Although MVS carts will have been originally sold to operators with marquee graphic kits and possibly even a brief instruction manual, expect to purchase them today with no packaging whatsoever. It's possible to buy cases - known by collectors as 'Shock Boxes' - as well as fan-designed inlays, however. These go a long way to smartening up your burgeoning collection of software.
So, just how filthy rich or serially unhinged do you have to be to even contemplate purchasing one of these bespoke wooden wonders? The answer is not very, on both scores. Converted MVS machines tend to fetch high prices online purely because they're created by amateur enthusiasts in their own time, rather than large manufacturers with reduced production overheads and wide-ranging distribution networks. Because of this, there's a desire to recoup both cost of parts and effort involved. For the $649/£400 being asked by Analogue Interactive, you're actually getting an incredibly decent deal - compared to the norm, at least.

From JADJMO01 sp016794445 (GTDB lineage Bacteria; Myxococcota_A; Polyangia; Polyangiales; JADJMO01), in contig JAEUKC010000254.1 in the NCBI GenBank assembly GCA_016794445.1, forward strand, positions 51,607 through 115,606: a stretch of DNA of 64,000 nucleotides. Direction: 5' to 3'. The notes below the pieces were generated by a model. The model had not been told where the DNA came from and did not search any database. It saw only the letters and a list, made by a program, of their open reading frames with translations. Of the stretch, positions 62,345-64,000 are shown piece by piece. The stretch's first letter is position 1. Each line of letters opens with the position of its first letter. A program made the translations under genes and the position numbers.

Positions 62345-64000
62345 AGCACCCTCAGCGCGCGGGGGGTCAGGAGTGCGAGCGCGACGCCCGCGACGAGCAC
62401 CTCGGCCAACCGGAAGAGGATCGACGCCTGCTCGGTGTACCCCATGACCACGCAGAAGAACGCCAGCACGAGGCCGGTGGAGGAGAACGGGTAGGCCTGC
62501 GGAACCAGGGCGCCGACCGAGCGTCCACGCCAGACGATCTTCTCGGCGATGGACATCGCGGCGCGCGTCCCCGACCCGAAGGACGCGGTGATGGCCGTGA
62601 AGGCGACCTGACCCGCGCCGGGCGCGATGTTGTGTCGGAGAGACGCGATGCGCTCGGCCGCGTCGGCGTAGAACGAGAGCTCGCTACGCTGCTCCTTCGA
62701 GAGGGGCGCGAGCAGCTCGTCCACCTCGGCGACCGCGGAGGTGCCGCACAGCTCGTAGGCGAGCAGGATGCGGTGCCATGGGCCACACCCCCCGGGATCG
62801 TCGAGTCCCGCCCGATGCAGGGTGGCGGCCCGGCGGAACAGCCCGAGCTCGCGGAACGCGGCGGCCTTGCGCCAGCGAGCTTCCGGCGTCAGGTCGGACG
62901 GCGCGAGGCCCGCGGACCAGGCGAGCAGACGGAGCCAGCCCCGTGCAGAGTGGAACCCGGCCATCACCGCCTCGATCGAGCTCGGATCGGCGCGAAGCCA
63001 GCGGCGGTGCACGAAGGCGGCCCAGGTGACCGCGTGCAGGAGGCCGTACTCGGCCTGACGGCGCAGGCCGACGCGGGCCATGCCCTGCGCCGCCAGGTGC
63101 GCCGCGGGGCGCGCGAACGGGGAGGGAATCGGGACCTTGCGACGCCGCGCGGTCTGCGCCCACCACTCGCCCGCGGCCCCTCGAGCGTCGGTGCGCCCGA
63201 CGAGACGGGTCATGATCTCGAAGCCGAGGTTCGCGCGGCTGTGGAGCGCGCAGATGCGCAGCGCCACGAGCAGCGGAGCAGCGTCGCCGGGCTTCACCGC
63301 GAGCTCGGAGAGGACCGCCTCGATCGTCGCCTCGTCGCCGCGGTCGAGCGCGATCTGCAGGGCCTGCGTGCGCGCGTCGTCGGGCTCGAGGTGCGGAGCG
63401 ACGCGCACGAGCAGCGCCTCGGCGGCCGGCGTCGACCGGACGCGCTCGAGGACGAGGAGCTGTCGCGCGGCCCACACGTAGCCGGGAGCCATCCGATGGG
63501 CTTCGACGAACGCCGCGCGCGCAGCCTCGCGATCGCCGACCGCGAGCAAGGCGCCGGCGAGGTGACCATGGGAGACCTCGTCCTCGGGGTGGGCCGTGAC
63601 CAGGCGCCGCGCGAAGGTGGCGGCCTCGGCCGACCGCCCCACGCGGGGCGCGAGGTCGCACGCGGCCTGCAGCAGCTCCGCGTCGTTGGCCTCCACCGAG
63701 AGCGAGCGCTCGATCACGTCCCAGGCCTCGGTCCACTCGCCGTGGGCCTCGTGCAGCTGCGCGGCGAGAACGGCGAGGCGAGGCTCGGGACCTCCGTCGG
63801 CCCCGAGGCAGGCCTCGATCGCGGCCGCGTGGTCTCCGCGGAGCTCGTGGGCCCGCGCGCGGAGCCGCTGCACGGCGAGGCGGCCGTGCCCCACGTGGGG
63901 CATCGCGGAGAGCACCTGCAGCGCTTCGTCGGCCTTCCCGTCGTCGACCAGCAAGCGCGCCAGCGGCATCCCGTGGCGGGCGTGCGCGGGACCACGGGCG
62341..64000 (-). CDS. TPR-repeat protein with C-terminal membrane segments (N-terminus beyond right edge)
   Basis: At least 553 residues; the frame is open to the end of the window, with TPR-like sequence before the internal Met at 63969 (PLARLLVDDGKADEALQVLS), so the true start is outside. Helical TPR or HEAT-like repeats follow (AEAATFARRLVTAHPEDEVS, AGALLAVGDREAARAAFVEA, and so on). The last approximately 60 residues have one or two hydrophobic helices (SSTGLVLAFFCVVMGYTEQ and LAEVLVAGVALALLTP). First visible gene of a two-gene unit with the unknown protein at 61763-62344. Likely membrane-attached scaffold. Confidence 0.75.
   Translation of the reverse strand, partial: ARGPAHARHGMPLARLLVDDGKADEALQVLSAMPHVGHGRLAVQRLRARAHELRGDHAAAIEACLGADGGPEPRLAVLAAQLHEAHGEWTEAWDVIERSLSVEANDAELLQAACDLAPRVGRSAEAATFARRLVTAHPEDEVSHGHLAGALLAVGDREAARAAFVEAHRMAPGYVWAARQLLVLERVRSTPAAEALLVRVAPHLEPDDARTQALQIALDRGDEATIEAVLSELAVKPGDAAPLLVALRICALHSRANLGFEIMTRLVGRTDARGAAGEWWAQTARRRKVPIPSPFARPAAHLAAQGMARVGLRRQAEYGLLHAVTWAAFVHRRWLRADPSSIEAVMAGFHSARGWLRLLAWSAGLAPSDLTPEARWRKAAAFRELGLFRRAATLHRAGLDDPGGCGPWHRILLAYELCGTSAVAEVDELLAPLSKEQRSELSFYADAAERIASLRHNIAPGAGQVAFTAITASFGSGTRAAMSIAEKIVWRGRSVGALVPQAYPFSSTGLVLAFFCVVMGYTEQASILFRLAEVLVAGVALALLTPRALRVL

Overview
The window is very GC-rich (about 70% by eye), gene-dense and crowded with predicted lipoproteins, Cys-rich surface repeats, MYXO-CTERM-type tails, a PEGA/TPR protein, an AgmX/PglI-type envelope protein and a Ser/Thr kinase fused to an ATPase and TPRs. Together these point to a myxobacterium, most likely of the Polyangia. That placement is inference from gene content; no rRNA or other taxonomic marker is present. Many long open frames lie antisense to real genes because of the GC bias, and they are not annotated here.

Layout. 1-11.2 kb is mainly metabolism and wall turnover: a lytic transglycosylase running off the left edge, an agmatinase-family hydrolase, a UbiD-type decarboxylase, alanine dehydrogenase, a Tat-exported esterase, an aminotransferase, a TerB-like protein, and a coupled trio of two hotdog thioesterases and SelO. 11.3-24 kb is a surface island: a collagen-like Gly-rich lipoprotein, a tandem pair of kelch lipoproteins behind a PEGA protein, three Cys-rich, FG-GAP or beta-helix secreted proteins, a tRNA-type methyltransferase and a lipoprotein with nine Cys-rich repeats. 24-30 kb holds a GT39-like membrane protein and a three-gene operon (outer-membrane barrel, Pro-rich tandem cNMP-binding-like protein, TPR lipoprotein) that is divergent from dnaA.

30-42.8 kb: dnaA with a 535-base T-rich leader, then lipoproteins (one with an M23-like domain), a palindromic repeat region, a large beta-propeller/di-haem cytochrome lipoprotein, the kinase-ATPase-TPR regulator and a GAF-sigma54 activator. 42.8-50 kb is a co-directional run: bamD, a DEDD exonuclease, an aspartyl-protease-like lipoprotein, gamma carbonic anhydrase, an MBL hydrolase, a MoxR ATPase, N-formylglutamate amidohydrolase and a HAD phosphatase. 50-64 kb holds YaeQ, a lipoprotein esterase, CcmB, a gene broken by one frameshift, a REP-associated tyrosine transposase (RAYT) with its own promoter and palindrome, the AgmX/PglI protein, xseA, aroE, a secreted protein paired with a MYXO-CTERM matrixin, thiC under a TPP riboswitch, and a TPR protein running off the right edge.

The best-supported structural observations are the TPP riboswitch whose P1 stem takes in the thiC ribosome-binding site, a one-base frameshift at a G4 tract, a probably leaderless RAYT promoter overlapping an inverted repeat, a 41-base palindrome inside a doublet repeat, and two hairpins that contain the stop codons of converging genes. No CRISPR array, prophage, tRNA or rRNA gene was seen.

If you consider yourself to be an avid retro gamer than this is unquestionably the best way to experience one of the finest and most enduring video game platforms in the history of the medium. The cost of MVS carts is low enough to make collecting a very achievable venture, and the impressive array of TV connections strewn across the back of the unit means that you'll be getting the best possible picture quality for your own home entertainment setup.
Besides, owning a CMVS system - and a hand-crafted wooden one, at that - is almost certain to elevate you to the standing of gaming demigod in the eyes of your peers. The ones that remember the timelessly classy wood-panelled Atari VCS, at least.